What happens when you put the person Time magazine dubbed the "World's Most Contrarian Film Critic" in one of the most decorous awards events during a presentation honoring one of the year's most prestigious films? An ugly scandal.
Armond White, one of the nation's few high-profile African-American critics the owner of the dubious Time-sanctioned sobriquet, overshadowed last evening's New York Film Critics Circle Awards dinner by heckling Best Director winner Steve McQueen. (It was enough to upstage Best Supporting Actress Jennifer Lawrence ("American Hustle") — if she had bothered attending.)
According to an attendee sitting adjacent to White at a table at the very back of the Edison Ballroom where the event was held, the City Arts critic called out "F--- you. Kiss my ass," during the standing ovation for McQueen, honored for helming the Oscar-contending "12 Years a Slave."
"It's kind of laughable the way I was misquoted," White said to Yahoo! Movies over the phone. "Why would I call McQueen a doorman? Or a garbage man? These are flat out misquotes. I would take issue. I was not heckling I was talking among friends at the table. In years past, people hang around listening to what I say and then they report it as heckling. I never heckle. I didn't heckle. It's just misrepresentation."
Nevertheless, another witness confirmed that, as Variety reported, White didn't stop there. "You're an embarrassing doorman and garbage man," the reviewer said, and then loudly bemoaned "white liberal guilt." The witness said White and his guests were boisterous throughout the night — the event is, after all, a dinner with drinks — except during the awards for "American Hustle," a White favorite.
[Photos: NYFCC Awards Red Carpet]
Slate's Dana Stevens tweeted: "@trulyvery @BilgeEbiri @foundasonfilm It coming right after the Belafonte speech was crazy — a moment of pure goodness followed by pure crud."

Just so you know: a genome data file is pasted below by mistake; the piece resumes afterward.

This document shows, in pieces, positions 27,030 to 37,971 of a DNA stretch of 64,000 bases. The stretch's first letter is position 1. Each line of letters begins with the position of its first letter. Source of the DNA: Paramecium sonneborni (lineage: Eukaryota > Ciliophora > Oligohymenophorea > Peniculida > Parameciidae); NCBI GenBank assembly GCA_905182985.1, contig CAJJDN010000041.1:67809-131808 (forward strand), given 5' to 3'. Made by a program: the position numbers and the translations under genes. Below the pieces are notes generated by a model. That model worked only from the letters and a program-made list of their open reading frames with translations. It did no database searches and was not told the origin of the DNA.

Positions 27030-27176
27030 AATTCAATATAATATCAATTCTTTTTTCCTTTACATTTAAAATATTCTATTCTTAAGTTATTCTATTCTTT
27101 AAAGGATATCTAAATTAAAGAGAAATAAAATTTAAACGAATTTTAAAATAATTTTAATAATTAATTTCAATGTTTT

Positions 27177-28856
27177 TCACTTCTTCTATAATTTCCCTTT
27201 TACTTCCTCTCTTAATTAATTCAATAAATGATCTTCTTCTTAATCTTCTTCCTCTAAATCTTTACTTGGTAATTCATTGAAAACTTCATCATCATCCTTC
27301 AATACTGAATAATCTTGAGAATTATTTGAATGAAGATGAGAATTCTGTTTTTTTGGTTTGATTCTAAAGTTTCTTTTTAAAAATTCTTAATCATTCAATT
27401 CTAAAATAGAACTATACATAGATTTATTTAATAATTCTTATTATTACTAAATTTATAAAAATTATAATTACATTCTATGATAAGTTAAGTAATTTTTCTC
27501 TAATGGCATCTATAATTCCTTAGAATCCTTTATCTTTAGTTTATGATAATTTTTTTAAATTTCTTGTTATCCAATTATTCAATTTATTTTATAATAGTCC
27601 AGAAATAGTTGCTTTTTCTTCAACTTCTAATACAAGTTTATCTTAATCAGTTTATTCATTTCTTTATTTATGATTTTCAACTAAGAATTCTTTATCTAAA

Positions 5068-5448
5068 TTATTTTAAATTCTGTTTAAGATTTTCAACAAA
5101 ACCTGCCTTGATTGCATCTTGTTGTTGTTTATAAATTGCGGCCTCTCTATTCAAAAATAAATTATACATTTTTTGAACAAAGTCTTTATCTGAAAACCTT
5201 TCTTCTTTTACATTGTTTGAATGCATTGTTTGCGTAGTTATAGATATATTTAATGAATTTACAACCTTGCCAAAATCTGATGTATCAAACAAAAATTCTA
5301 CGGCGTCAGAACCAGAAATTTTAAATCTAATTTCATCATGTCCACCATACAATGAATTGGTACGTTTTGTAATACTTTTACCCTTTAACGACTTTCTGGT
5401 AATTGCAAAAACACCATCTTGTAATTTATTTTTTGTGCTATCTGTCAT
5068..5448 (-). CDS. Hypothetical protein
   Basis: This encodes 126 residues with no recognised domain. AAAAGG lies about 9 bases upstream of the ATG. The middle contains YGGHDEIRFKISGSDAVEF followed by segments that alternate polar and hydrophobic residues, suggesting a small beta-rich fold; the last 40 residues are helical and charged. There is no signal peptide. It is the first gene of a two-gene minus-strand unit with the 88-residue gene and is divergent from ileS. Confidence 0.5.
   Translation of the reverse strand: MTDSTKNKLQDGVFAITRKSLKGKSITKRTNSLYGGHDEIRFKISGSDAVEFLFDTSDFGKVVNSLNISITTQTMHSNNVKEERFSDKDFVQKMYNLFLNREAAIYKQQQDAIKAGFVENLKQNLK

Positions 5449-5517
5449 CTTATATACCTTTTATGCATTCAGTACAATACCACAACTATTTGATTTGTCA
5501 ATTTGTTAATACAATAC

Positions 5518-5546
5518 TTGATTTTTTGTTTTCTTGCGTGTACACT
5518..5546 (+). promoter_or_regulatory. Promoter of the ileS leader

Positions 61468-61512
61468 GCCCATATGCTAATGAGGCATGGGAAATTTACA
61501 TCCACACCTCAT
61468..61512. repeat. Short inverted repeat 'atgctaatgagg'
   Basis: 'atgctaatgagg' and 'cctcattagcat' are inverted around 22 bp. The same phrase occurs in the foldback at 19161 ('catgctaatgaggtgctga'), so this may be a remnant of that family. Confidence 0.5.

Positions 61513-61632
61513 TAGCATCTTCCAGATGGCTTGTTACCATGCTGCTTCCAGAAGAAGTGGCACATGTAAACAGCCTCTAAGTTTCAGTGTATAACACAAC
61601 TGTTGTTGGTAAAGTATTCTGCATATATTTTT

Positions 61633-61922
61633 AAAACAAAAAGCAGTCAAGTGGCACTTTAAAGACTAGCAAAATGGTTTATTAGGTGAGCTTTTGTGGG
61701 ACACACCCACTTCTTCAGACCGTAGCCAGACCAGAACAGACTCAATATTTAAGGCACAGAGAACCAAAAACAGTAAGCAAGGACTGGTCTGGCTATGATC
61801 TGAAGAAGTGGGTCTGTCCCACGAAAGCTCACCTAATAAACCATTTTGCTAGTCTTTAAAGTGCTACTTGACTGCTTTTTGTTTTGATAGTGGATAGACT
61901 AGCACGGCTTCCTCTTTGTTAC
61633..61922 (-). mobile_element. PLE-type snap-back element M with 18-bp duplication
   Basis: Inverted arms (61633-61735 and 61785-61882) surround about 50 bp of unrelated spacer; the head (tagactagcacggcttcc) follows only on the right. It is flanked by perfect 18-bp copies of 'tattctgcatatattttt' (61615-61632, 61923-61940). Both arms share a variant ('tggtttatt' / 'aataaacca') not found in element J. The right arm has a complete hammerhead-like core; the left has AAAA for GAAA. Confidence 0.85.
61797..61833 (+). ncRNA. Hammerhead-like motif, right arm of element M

Stevens, who was seated at White's table, commented to Yahoo: "He and his entire party — especially a couple of younger guys that were with him — were complete boors the entire evening, talking loudly enough that my party had to strain to hear the speeches, with the content of their conversation getting louder, coarser and more focused on mocking whoever was on stage as the evening went on. (When they 'liked' someone — like Sally Hawkins or anyone to do with 'American Hustle' — their loud hoots of approval were almost as embarrassing.) When Jared Leto mentioned that his mother had come with him this evening, there was frat-boy commentary along the lines of 'Yeah, I'll bet she did.'"
This morning amid a flurry of emails among New York Film Critics Members with the subject line "ruined" [full disclosure: I've been in the group since 1995], Chairman Joshua Rothkopf of Time Out New York said: "It amazes me that we have members who are so self-serving, they would sacrifice the decorum of our group — both in public and during our confidential meetings — solely to satisfy their own egos. I can't believe we need to draft rules of conduct for adults, but apparently we do."
Rothkopf was not solely addressing White's heckle of last night, but also of the recent indiscretion of New York Post writer Lou Lumenick. Only last month, Lumenick breached the group's confidentiality by publishing information about the Circle's secret voting after being expressly told not to reveal the names of runners-up.
Rothkopf, who hands off the chairmanship to Stephen Witty of Newark's Star Ledger newspaper, has called for an emergency session in the coming month to deal with these breaches in decorum, if not outright violations of the group's by-laws.
IndieWire's Eric Kohn, who attended the event for the first time last night as a member of what has been considered the most prestigious of critics organizations, had this to say: "I am less bothered by questions of personal conduct than the public's fixation on them, particularly in this case, because the event itself was a fluid, classy tribute to some of the finest movies released this year.
"Let's be honest here: Harry Belafonte gave a great speech. Why aren't we talking about that? Perhaps the issue isn't the occurrence of the heckling, but its unfortunate timing. Whoever was responsible, they could have at least picked a better target — although among last night's speeches, I couldn't give you a single name that deserved such unruly treatment. Maybe some people are just more adept at writing words than blurting them out on the fly."
This is not the first time White has made headlines for heckling at the NYFCC Awards. Last year, it was reported that he called fellow critic J. Hoberman "a jacka--," and he repeatedly dissed "The Social Network" in a previous year. However, reports that he made Annette Bening cry during her acceptance speech for Best Actress in "The Kids Are Alright" are highly exaggerated. White, who was not named "The World's Most Contrarian Film Critic" for nothing, concluded: "It's not that discourse has become uncivil, but that at a private dinner you are not free to say anything anymore."
Watch Steve McQueen in '12 Years a Slave' Featurette: